Filtering is not perfect. Never will be. Theoretically can't be, in fact. The upshot of this is that there will always be a small amount of color subcarrier present in the filtered luminance. There's other tradeoff's to this design, like the fact that the color signal's horizontal resolution has to be limited to half of the luminance's resolution (Nyquist's Law states that aliasing will occur if it isn't), the color signal is compressed when it is modulated, losing some of the color definition. The hardware that does the separation is called a "comb filter".

Now we get down to the meat of it, composite video is basically identical to the signal you get off the air waves (after it's brought down to normal frequencies). With composite video, the picture is only as good as the comb filter. Some hardware is better than others.

S-Video separates the chrominance and luminance signals onto separate wires, thus eliminating crosstalk. This takes the filter in the TV out of the equation entirely. In the case of a video game system, this is probably a substanially better signal than composite, because the video hardware in most consoles is quite capable of generating the luminance and chrominance signals independantly, and so they're never mixed together. In other cases, such as some DVD players and all VCR's, this may not always be the case. For a DVD, the data is stored as.. well.. bits. The DVD player may be a good one which generates the signals separately and keeps them separate all the way to the S-Video jack. In some cheap players (mostly older ones), cheap hardware has been used and the signal is generated by the decoder as a composite signal. Then a cheap comb filter has been added to give an S-Video output. In some cases, this means that the quality of the S-Video is noticably *worse* than the composite, because you're just using the cheap comb filter in the DVD player instead of using the possibly better comb filter in the TV. In the case of VHS, signals are stored as composite analog signals anyway, so again, it's a matter of choosing which comb filter you'd prefer to use, the one in the TV or the one in the VCR.

Component is another beast altogether, and involves sending three separate luminance signals... one each for Red, Green, and Blue. There's no crosstalk involved. Component is almost always better than any of the other methods, and can use various signal methods to provide better resolution and so forth. This is why it's required for HDTV type connections, usually.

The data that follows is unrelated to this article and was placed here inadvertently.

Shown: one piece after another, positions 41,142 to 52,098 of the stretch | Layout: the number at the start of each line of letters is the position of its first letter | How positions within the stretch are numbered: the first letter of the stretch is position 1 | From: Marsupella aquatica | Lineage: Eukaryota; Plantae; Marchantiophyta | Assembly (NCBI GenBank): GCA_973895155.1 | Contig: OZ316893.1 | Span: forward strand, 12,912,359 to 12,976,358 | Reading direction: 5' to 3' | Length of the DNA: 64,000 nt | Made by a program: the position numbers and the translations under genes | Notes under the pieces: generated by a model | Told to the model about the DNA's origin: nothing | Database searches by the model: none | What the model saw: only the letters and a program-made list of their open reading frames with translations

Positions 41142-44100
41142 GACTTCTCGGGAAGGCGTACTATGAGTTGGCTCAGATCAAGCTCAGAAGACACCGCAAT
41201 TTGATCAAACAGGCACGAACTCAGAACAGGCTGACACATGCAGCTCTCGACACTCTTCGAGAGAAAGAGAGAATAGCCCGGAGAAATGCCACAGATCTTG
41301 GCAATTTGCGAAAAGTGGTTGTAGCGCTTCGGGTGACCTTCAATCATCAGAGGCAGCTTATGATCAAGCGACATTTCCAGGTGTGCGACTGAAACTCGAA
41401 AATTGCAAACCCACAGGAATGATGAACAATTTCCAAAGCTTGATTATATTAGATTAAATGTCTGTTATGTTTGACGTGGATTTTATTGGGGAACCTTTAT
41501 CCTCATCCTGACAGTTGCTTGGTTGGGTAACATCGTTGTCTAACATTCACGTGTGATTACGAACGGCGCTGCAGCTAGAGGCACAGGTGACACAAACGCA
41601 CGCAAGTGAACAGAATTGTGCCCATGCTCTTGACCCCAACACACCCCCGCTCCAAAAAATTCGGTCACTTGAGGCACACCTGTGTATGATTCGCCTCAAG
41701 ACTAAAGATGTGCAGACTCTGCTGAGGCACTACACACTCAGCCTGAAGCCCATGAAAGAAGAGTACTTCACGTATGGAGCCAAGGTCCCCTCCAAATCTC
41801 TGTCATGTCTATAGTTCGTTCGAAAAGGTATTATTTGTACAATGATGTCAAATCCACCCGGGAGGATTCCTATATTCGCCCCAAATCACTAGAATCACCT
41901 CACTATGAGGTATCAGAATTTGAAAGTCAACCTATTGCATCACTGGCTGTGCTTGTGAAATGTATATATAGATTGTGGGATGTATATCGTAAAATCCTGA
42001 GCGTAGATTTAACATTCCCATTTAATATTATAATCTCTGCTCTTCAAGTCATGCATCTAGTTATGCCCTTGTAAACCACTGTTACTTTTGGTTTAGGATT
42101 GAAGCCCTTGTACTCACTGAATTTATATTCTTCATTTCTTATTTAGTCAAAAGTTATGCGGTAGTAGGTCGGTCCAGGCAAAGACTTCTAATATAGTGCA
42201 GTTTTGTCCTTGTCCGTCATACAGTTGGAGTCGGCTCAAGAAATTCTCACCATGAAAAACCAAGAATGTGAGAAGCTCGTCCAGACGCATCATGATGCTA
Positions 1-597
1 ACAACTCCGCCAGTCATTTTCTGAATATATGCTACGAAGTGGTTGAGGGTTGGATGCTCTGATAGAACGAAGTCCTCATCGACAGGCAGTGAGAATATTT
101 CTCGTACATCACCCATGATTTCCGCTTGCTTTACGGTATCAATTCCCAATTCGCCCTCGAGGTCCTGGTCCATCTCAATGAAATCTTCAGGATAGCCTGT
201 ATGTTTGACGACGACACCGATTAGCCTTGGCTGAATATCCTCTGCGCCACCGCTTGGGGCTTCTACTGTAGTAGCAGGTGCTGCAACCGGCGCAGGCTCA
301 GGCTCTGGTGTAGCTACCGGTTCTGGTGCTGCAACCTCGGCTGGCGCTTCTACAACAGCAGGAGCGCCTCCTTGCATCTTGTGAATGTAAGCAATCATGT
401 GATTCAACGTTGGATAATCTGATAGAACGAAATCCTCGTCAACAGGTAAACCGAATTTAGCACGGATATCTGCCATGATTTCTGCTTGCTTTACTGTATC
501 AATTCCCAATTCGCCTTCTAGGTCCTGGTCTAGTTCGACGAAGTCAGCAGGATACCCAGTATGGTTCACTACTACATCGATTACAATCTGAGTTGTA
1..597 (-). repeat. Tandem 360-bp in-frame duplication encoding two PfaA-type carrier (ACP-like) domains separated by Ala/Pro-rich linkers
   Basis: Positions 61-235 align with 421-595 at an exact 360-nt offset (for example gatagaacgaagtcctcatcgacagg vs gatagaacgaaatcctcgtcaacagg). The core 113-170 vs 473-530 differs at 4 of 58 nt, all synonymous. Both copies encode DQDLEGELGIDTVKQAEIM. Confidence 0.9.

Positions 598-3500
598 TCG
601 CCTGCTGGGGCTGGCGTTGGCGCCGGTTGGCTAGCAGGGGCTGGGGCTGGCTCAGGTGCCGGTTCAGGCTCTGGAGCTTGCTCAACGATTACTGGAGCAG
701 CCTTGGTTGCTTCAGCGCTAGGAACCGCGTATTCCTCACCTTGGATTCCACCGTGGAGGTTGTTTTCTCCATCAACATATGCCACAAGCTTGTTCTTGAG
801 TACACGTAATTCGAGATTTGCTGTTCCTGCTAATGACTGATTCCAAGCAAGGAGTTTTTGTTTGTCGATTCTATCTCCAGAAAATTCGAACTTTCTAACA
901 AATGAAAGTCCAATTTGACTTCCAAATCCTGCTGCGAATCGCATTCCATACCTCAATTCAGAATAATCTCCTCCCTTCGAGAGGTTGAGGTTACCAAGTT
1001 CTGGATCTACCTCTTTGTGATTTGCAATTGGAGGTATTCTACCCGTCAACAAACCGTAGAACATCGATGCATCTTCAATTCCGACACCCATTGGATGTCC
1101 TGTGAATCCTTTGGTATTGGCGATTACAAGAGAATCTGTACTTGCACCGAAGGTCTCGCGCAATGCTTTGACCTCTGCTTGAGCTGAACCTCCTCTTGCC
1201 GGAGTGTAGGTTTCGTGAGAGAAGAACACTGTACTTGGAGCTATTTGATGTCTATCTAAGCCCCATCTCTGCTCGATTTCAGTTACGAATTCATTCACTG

So, short answer is that with a video source that's entirely generated like a video game system, the S-Video will almost always look better, if they designed the game system right. All modern game systems are done right, AFAIK.

What does "better" mean? Sharper, more clear colors. Less crosstalk and aliasing into the brightness signal means that your pictures edges look better. The difference can be subtle if you have a very good comb filter in your TV, but if you do have that, then you have an expensive TV. A lower end, cheaper TV will show a much greater difference between composite and s-video.

Last edited by Otto; 07-30-03 at 12:54 PM.
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Old 07-30-03, 01:33 PM
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Originally posted by Toad
I guess I just can't comprehend how it can be any better, because using composite (which, I say is "standard" since that's what the PS2 comes with), it looks fantastic already!! What's going to get better??
Really? My roommate has his PS2 hooked up to my 36" VVega with composite cables, and I think it looks like garbage...extremely soft. I keep bugging him to upgrade to s-video or component, but he's unwilling to make the investment.
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Old 07-31-03, 09:45 AM
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Slightly off-topic - those of you with the 27" Wegas, do you have HORRIBLE geometry on your TVs? I've yet to see a Wega with perfect geometry. My 27" Wega has a horrible bowing problem on the bottom of the TV (it curves down and to the left) and I won't even get into my 36" XBR... I will never buy a Wega again.
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Old 07-31-03, 10:47 AM
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I've never noticed any thing wrong with my Wega. But I'm also not a videophile and might just not be noticing minor imperfections
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Old 07-31-03, 10:52 AM
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my 34" xbr had nearly perfect geometry out of the box. maybe you need to orient your TV in an east-west direction (with the tube facing north or south) and also remove and magnetic sources that may be near your TV.

you can also go into the TV's service menu to adjust geometry. sony tvs are well known for having great service menus, so each person can adjust the tv to their liking.